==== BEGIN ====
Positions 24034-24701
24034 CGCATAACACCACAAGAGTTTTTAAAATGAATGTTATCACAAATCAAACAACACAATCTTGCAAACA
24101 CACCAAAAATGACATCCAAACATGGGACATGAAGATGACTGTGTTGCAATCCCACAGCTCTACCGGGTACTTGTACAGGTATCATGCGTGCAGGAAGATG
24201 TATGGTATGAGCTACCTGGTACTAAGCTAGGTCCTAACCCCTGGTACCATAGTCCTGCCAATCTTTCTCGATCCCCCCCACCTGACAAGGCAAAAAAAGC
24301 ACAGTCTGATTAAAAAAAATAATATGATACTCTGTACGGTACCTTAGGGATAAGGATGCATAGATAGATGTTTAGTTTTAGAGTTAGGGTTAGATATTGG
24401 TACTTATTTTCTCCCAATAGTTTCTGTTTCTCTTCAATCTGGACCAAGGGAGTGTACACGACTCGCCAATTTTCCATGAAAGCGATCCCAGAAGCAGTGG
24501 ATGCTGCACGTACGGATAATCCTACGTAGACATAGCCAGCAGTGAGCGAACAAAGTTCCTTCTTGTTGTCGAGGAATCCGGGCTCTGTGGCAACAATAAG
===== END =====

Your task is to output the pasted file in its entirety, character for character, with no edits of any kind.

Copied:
Positions 24034-24701
24034 CGCATAACACCACAAGAGTTTTTAAAATGAATGTTATCACAAATCAAACAACACAATCTTGCAAACA
24101 CACCAAAAATGACATCCAAACATGGGACATGAAGATGACTGTGTTGCAATCCCACAGCTCTACCGGGTACTTGTACAGGTATCATGCGTGCAGGAAGATG
24201 TATGGTATGAGCTACCTGGTACTAAGCTAGGTCCTAACCCCTGGTACCATAGTCCTGCCAATCTTTCTCGATCCCCCCCACCTGACAAGGCAAAAAAAGC
24301 ACAGTCTGATTAAAAAAAATAATATGATACTCTGTACGGTACCTTAGGGATAAGGATGCATAGATAGATGTTTAGTTTTAGAGTTAGGGTTAGATATTGG
24401 TACTTATTTTCTCCCAATAGTTTCTGTTTCTCTTCAATCTGGACCAAGGGAGTGTACACGACTCGCCAATTTTCCATGAAAGCGATCCCAGAAGCAGTGG
24501 ATGCTGCACGTACGGATAATCCTACGTAGACATAGCCAGCAGTGAGCGAACAAAGTTCCTTCTTGTTGTCGAGGAATCCGGGCTCTGTGGCAACAATAAG